Last few nights I have been messing with the firmware to get everything working properly, and I believe we are very close now. Last night I was able to get first communication over USB and finally tonight I was able to use the software to send proper commands to the PSU. That is I am able to program the voltage and read the measured voltage back. In principle I can also program the current limiting but I had to temporarily disable the current reading. Unfortunately. I fell in the trap of connecting the current reading net to an IO pin of the AtTiny that also serves as the SPI slave-select pin. This is bad because when the SS pin is pulled low while the AtTiny acts as a SPI master, it quickly drops out of master mode and acts as a SPI slave. This is unwanted because we need the micro to act as a SPI master always to control the DAC which is an SPI device. For now I simply disabled the current measurement feature. I will bodge a connection to a different pin on the micro in coming days.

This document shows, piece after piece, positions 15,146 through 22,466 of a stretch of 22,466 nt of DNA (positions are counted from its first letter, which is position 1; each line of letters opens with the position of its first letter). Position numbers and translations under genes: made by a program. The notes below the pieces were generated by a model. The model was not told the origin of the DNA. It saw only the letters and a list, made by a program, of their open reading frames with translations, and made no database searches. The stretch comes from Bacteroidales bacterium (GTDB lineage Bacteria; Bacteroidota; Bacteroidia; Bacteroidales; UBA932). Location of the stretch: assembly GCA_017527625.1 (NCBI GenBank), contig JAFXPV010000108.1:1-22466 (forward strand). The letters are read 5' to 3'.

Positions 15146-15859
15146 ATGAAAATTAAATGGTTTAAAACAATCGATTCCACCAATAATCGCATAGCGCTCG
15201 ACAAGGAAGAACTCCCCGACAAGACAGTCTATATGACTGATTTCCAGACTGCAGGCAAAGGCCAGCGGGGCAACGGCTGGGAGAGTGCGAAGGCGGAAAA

Here is the success moment caught on camera, where in the background you can see that the PC software is set to 10V, and it reads back 10.1V from the DPS201. On the multimeter in front you can see the measurement essentially being confirmed (at least up to calibration errors.)

    The next task is to connect loads to the supply and characterise it properly.

  • PCB's arrived

    Fridrik08/04/2014 at 22:33 0 comments

    PCB's arrived today from the board house.

    As you can see, this board is just half-assembled. I want to make some tests before I continue. Mainly to make sure that the switch mode converter runs smoothly with the input filter in place and to ensure that the efficiency is good enough to avoid thermal issues. The board is surprisingly small in the hand, our earlier prototype was 10 x 8cm, which feels quite bulky. The new version is only 5 x 8cm, half the area of the old board.

    Since there was almost no space on the board for component designators, I printed out a large reference diagram to work with when assembling. It worked out nicely.